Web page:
Successfully Recycling Release Paper
Despite being mostly discarded as waste, this material is ideally suited for recycling, which is not only climate-friendly but also counteracts current shortages of certain raw materials. For the seventh year in succession, self-adhesive materials expert Hema from Filderstadt, Germany, has effectively equalised the CO2 emissions of its entire 79-vehicle fleet by collecting release liner for recycling. According to Cycle4Green's (C4G) certification, Herma collected about 217 tonnes of discarded release liner from self-adhesive materials production for a special recycling process in 2017. With the assistance of C4G and paper manufacturer Lenzing, this is again turned into label paper or release liner, both of which are reused by Herma. Manufacturing the same amount of product from virgin fibre would have increased CO2 emissions by about 439 tonnes. By comparison, the family company's fleet generated CO2 emissions of only just under 415 tonnes.
Raw material shortages are increasing
"By participating in this recycling program, we not only make an important contribution to preserving the environment. We also somewhat counteract current resource shortages. Due to extreme demand in Asia, especially China, and continuing growth in Europe, we are facing resource shortages, for instance regarding paper," explains Dr. Thomas Baumgärtner, Herma’s managing director and head of the Self-Adhesive Materials Division. The German Association of Manufacturers of Self-Adhesive Labels and Narrow Web Converters e.V. (VskE, Verband der Hersteller selbstklebender Etiketten und Schmalbahnconverter), has confirmed this development, pointing out the consequences: "All major cellulose producers worldwide have raised their prices per tonne, some of them even several times."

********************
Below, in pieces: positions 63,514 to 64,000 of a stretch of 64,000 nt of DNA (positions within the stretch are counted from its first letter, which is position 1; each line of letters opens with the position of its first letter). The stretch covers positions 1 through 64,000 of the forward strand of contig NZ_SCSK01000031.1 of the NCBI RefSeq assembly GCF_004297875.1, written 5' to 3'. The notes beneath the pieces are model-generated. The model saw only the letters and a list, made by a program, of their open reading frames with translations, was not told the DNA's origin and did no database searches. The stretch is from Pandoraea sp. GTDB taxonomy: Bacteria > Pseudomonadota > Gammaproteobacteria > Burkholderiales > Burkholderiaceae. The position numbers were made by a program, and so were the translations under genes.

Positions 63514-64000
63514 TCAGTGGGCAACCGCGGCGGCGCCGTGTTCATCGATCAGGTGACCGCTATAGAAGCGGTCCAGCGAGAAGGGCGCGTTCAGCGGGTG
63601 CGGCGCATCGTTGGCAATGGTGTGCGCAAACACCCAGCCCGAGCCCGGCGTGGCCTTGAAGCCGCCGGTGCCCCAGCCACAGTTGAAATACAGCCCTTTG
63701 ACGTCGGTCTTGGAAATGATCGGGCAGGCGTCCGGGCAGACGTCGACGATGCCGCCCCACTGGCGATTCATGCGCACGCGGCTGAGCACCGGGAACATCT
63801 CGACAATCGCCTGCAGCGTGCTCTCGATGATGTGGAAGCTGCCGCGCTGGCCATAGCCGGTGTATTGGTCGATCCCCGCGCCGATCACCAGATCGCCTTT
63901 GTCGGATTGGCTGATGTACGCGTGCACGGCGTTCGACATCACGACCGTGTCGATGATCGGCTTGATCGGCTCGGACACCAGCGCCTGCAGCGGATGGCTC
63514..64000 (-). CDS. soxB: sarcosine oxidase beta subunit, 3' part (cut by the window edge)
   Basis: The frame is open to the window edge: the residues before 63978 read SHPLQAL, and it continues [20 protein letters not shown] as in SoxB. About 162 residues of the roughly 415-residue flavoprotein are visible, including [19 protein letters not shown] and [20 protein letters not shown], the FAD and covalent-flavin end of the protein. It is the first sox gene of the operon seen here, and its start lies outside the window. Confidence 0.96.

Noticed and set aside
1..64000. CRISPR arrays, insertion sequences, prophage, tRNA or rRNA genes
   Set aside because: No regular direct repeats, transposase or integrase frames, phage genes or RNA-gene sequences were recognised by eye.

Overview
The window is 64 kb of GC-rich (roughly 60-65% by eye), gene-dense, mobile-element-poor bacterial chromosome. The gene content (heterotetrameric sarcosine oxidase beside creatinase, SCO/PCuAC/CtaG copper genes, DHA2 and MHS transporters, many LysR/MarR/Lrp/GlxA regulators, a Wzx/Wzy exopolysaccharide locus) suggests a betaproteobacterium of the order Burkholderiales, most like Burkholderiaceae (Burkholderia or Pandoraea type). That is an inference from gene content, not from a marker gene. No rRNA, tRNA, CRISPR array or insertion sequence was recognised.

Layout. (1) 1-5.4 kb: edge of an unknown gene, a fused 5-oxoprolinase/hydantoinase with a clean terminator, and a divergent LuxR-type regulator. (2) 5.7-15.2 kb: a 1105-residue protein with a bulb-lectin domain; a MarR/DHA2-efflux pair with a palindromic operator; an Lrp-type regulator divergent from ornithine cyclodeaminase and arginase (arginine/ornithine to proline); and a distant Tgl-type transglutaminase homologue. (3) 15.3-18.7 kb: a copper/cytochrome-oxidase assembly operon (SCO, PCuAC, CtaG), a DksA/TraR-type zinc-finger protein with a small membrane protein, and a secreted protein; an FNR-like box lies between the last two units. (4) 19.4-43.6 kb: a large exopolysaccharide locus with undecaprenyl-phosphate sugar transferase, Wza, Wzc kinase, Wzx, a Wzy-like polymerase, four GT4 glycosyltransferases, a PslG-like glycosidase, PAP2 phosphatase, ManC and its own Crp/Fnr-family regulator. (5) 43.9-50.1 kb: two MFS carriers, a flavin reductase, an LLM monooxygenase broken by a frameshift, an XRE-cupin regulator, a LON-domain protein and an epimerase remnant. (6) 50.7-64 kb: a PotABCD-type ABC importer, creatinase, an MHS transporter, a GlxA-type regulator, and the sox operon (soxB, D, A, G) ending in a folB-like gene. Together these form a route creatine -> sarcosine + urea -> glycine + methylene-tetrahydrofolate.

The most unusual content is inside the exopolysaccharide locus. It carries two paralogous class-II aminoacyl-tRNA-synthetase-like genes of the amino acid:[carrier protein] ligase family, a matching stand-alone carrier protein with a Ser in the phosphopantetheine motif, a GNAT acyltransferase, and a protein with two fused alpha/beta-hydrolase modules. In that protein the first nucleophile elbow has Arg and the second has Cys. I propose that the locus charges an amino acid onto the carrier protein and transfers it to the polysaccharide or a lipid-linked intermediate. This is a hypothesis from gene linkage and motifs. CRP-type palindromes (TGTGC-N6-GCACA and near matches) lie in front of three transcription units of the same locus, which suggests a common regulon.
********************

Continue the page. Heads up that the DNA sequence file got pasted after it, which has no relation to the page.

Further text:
Since 2010, the self-adhesive materials specialist based in Filderstadt, near Stuttgart, has been supplying C4G with discarded release liner from production. "We must be prepared for resources to become even scarcer in the future," says Dr. Thomas Baumgärtner. "I therefore appeal to all label printers and users to participate in the C4G recycling initiative. It is worth it – not only for the climate, but also because it curbs the great price hikes for raw materials."
C4G organises the collection of discarded release liners in a large number of European countries. Lenzing, a pioneer of eco-friendly paper manufacturing, undertakes the recycling. C4G collects a minimum quantity of five tonnes of material from wherever it is generated anywhere in Europe, without costs being incurred, on condition that the waste is sorted into different materials. Approximately 360,000 tonnes of siliconised release paper is generated every year throughout the EU, the bulk of which comes from within companies applying labels.